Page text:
The piece below is a copy of a note handed to us by a lady who does not wish her name or address to be published. Editor
It’s, You Know, Sort Of Tautological
Assiduous as I am in trying to keep abreast of trends, I consider it one of my self-imposed duties to listen to radio broadcasts featuring the chattering classes. I used to get some nourishment from this pastime, but have noticed lately that the stimulus level is falling. Why? I think the reason is that I find myself paying more attention to presentation than to content. I am increasingly distracted by the frequent use of pleonasms and fashionable words and phrases. Instead of concentrating on the doubtless worthy thoughts put forward, I dwell ever more on the ways they are expressed. Consumed by the fear that this near-obsession might cause me to miss something important, I decided to try to purge myself of it by devoting a week to ignoring substance and paying attention to speech only.
The first thing that struck me was that if the words ‘incredible’ and ‘incredibly’ were to be expunged from the vocabularies of the professional talkers, nothing would be lost, and arguably not much left – joke! I heard of things that were ‘incredibly interesting’, ‘incredibly unique’ and ‘incredibly authentic’, so fell to wondering why, if everything is unbelievable, we need to consider accepting anything we hear or read.
Next, I noted the number of times that people would ‘never, ever’ do or say this, that or the other. There were twenty-three examples of this in the broadcasts I heard. If one would never do or say something, why does the ‘ever’ keep popping up? Then I was struck by the ‘you know’ and ‘sort of’ syndromes. In one splendid example, I timed a woman who was particularly addicted to the former. In two short bursts of speech, totalling three minutes and twenty-odd seconds, she said it thirty-seven times, which must make her a championship contender. Next in line was a man who racked up twenty-four ‘you knows’ in two minutes and fifty-five seconds. I will not dwell on the ‘sort of’ area, as it is too depressing.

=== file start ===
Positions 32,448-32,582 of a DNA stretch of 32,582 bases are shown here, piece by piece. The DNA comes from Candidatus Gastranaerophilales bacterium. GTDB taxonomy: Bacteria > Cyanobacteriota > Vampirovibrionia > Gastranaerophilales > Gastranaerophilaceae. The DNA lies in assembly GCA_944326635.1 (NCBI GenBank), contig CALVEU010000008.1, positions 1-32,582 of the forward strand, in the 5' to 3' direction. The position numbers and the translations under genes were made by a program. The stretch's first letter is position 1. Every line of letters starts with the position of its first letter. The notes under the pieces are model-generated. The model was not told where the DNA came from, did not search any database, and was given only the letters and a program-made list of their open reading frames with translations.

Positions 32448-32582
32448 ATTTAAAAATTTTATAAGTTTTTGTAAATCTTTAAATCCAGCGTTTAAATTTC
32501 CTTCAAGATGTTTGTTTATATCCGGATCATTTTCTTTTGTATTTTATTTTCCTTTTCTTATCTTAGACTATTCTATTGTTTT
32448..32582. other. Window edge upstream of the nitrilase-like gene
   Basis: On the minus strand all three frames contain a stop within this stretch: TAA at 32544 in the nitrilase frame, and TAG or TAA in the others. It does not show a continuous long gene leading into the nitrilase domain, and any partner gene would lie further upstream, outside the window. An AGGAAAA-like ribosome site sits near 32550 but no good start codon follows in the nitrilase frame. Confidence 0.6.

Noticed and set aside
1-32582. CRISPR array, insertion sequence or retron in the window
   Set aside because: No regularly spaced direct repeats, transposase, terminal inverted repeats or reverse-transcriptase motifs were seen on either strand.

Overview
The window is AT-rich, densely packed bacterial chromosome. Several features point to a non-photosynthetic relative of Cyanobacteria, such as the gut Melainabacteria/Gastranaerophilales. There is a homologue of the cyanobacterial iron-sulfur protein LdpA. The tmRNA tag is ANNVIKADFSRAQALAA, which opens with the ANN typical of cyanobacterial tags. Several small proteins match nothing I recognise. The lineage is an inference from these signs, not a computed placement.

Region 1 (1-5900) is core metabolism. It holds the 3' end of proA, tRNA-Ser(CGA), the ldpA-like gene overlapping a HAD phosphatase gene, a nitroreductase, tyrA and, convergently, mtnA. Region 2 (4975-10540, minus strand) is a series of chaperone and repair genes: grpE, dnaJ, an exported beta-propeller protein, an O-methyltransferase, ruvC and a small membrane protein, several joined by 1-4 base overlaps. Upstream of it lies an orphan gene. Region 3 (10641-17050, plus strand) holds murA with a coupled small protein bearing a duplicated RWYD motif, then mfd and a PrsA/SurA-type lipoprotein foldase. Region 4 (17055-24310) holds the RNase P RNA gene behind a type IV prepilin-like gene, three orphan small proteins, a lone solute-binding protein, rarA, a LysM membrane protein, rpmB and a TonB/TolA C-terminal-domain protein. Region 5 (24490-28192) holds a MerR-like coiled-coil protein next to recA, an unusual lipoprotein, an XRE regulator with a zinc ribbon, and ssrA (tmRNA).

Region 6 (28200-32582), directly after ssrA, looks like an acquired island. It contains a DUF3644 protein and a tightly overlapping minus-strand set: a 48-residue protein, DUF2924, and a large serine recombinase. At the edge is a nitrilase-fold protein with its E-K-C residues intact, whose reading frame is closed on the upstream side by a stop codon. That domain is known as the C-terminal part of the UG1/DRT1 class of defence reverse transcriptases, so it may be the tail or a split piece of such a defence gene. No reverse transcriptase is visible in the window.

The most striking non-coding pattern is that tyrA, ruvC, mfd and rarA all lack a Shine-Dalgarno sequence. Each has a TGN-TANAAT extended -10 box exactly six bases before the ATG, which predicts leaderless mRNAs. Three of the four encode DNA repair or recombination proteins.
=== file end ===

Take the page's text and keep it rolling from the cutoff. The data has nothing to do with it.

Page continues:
The number of ‘and also’ appearances was striking. I lost count after forty-odd doses, but wondered why, if one ‘ands’ something, one must ‘also’ it too. In all of the cases I noted, both words meant ‘in addition to’. Not being an expert in these matters, I may have missed a vital distinction.
I trawled up a nice collection of miscellaneous items. There were three instances of something or other providing a ‘positive benefit’, which caused me to ponder on why anyone might consider a benefit as negative. The same reasoning applied to another gem, ‘negative asset’. I had always thought that the opposite of asset was liability, but perhaps I am out of touch.
There was an impressive number of comments regarding ‘cheap’ or ‘dear’ prices. I was under the impression that prices were high or low, and that the goods or services in question were cheap or dear. Similarly, there were several cases of ‘cold’ or ‘warm’ temperatures. Are they not low or high, the weather being cold or warm? And what about ‘an attempt to try’ to do something? Is an attempt not a try?
Another type of expression used on several occasions concerned times of day. I noted ‘two/three/six a.m. in the morning’ and ‘eleven p.m. at night’. And let me not forget one little beauty delivered by a chap representing a charity. Speaking about the unfortunate victims of a mishap, he said that his organisation had offered them ‘help, aid and assistance’, but did not say which of these methods of support they chose.